Why Technology is the Future Battle-Ground for Airline Customers

This is the slightly expanded text of an article which I published in the latest edition of Airline Business:

The world is being changed by technology – and technology is changing the world – faster than ever before. This is a big claim but, if I am right, every airline and airport CEO and CIO should be thinking about this issue…

Passengers have changed

Look first at who your passengers are.  No-one leaves home these days without a smart-phone in their pocket or a tablet in their handbag.  PCs and laptops are so last century.  We want to be connected anywhere, any how, any time.

We want to make informed travel choices based on surfing the web and social media. We expect information from our travel providers – which might or might not be an airline – to be personalized and tailored to our needs.

We all, whether we are Generation Y or more mature travellers, require technology to be app-easy to use, simple and intuitive.

The Future is predictable

It’s not hard to predict how we all will use technology in the future.  Our personal devices will in the future have enough data about us to learn our needs. So they will new able to recommend what holiday – and what resort or city –  we might like.  They will pull together information – reviews, flights, hotels and videos – from social networking sites and the net, and give us options.

Augmented reality will be commonplace: we will be able to go on virtual holidays to experience what previous travelers have seen and heard, with tags of information in front of the images and audio commentary.

When we have decided where we want to go and what we want to book, making payment through our mobile device will be secure and easy.  Handsets will replace plastic cards for payment.

In the future, self-service check-in will be even more ubiquitous, with mobile phones making way-finding and check-in easy.   Although we will still need to physically drop-off our bags, the airline will send us electronic bag receipts. We will be alerted as soon as we land to confirm that our bags are with us, and we will be alerted again when they are arriving in the baggage hall.

Even Security can be easier

Now here comes the piece where technology can – and should – make the most difference: the queues at Security.  Combining new technologies like biometrics and e-passports offers the opportunity for governments and airports to streamline – and improve – border checks.

Digital attention at the Airport

We as passengers – and our smart-mobiles – are going to be the subject of a great deal of digital attention at the airport.  Airport-wide WiFi will provide connectivity all the time: already many airports have realised that getting passenger attention is more important than charging for connection.

Location sensing will ensure that we no longer have to worry about where the gate is and when it is open.  The mobile will calculate how long we need to get there, calculating queue times on the way in real time, and airport staff will be able to find lost passengers, avoiding late departures.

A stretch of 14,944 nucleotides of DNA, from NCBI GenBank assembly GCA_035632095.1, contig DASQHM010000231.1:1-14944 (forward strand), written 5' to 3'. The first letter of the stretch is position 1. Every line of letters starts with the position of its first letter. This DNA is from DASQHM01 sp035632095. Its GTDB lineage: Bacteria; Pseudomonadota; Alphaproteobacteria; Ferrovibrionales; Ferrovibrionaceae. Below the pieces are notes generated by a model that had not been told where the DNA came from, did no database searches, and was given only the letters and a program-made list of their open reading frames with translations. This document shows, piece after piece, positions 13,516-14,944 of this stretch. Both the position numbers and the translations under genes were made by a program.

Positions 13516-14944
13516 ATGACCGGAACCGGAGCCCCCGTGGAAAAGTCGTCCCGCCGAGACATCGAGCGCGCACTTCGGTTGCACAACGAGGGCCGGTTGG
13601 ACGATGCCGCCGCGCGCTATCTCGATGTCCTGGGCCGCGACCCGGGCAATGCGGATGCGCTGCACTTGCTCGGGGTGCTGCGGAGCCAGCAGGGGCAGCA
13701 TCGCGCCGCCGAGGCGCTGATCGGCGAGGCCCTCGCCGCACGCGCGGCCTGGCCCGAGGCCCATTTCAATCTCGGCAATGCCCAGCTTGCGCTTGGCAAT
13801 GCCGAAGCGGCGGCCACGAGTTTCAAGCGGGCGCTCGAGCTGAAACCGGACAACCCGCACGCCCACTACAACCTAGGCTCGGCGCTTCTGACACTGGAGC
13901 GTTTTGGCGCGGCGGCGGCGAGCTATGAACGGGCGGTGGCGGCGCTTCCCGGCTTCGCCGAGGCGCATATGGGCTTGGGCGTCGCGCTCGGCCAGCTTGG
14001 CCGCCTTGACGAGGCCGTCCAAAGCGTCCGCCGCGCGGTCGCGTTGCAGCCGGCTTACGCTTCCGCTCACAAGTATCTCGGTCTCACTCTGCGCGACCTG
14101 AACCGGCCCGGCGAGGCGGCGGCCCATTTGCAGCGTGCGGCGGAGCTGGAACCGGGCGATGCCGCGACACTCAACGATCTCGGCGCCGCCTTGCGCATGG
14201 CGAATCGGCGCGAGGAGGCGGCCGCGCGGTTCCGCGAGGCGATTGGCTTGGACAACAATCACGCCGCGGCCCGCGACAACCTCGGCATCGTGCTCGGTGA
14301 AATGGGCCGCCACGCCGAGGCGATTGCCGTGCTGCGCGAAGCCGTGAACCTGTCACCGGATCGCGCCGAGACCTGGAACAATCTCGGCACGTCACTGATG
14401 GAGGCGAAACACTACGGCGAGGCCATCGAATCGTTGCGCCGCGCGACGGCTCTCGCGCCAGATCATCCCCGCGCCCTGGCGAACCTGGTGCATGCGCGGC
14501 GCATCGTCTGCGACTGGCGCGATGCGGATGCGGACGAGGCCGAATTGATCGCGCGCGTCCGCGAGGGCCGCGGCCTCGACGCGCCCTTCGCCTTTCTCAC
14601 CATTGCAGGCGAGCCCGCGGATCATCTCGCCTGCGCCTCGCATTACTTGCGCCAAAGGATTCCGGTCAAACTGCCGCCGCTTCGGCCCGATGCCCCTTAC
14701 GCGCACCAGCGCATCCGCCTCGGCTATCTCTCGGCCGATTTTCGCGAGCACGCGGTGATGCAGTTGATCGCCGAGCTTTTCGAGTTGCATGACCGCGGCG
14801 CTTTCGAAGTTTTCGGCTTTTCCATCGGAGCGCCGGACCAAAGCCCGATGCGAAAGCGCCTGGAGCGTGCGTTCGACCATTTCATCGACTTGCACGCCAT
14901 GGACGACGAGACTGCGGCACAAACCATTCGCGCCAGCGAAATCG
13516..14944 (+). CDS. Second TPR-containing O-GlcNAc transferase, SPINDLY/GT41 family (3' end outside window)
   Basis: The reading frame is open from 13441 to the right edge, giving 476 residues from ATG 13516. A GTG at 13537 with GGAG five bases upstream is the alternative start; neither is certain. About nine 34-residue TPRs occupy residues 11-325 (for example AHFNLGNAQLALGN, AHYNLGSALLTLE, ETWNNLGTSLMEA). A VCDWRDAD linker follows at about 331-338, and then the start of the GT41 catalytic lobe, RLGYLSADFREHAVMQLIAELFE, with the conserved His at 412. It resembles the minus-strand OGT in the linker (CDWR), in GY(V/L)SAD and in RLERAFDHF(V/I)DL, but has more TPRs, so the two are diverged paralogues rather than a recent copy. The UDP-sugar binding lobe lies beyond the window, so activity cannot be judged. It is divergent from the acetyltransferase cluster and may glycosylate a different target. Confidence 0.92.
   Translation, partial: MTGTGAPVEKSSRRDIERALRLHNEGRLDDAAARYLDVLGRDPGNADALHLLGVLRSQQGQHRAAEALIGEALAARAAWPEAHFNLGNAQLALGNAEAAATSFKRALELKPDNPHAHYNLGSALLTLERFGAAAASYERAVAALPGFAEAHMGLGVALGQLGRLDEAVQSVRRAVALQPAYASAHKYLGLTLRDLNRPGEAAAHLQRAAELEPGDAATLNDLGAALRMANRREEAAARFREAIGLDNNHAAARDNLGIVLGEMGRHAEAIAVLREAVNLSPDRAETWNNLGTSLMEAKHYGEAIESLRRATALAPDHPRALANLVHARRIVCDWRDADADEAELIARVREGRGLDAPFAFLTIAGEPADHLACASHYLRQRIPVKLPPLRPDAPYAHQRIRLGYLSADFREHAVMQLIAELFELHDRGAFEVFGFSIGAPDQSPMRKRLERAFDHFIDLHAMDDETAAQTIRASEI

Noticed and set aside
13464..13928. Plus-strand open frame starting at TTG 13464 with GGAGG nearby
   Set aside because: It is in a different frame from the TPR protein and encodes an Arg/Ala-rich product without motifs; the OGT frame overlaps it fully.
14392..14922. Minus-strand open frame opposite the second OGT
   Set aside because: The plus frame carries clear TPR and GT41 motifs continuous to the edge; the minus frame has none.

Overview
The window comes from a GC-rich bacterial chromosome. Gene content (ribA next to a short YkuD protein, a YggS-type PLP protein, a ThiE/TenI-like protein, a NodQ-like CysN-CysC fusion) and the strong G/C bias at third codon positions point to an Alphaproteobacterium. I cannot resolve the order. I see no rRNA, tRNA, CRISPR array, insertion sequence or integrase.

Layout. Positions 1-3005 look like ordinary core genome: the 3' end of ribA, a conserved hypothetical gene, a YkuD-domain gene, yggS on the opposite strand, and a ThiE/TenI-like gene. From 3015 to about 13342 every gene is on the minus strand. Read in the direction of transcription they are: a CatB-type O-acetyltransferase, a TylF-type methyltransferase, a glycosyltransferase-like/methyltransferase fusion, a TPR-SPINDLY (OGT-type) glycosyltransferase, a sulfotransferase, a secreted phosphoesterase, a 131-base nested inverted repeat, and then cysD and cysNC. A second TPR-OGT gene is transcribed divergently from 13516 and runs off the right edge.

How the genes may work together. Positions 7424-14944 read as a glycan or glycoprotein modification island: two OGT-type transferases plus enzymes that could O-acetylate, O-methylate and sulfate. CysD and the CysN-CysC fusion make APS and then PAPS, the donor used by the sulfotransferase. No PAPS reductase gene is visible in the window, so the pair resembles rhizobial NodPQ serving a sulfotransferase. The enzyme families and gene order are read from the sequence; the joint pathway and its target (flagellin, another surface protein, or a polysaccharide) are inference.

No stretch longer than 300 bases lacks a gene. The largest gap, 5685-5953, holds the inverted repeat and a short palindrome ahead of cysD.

Augmented reality will give us directions to what we want to find, whether it is the airline lounge, a coffee shop or duty-free outlet. We can opt in to receive promotional coupons from retail outlets we are walking past, and all of this traffic will enable the airports to manage their passenger flows and prevent bottle-necks forming.


More and more airports and airlines, having mastered self-service ticketing and check-in, are looking at self-service boarding.   We will scan our 2-D bar code boarding pass ourselves and pass through a secure gateway to board.  Barcodes will soon be old-hat and sensor technology and NFC (near field communication) will allow our smart phone to share boarding information with the gate.   NFC will enable our travel documents to be retrieved as we approach the gate and security check-point and to be verified by the airport reader.  The hand-set can stay in our pocket throughout this process, making the whole process much less hassle.

Technology On-Board

Everyone will expect to be connected – if they wish – during their flight.  This means that IFE (In-Flight Entertainment) will be revolutionized, and we will watch films, access our iTunes, read our Kindles, look at our Facebook and tweet using our own devices.   So will we still want an airline-provided screen or console as well?

Social networking will be as prevalent on the plane as it is on the ground. We will reward good service (and punish bad service) instantly through our social networks.   As at the airport, access to customers on-board will be eagerly sought by travel partners, retailers – and competitors.

Is it possible that eventually our flights will be free, and the costs will be paid by the providers of the products and services passengers purchase whilst travelling?

This is not a Vision

All of these technologies exist already.  Most of what I have described already exists as pilots somewhere in the world, many developed by SITA Labs.

I personally like this Future: it will be easier (and more fun) to travel like this.  But for it to happen the airlines and airports must work together to agree common-use standards and inter-operability in these new technologies.  It is in everyone’s interest to do so, at least in the Air Transport Industry.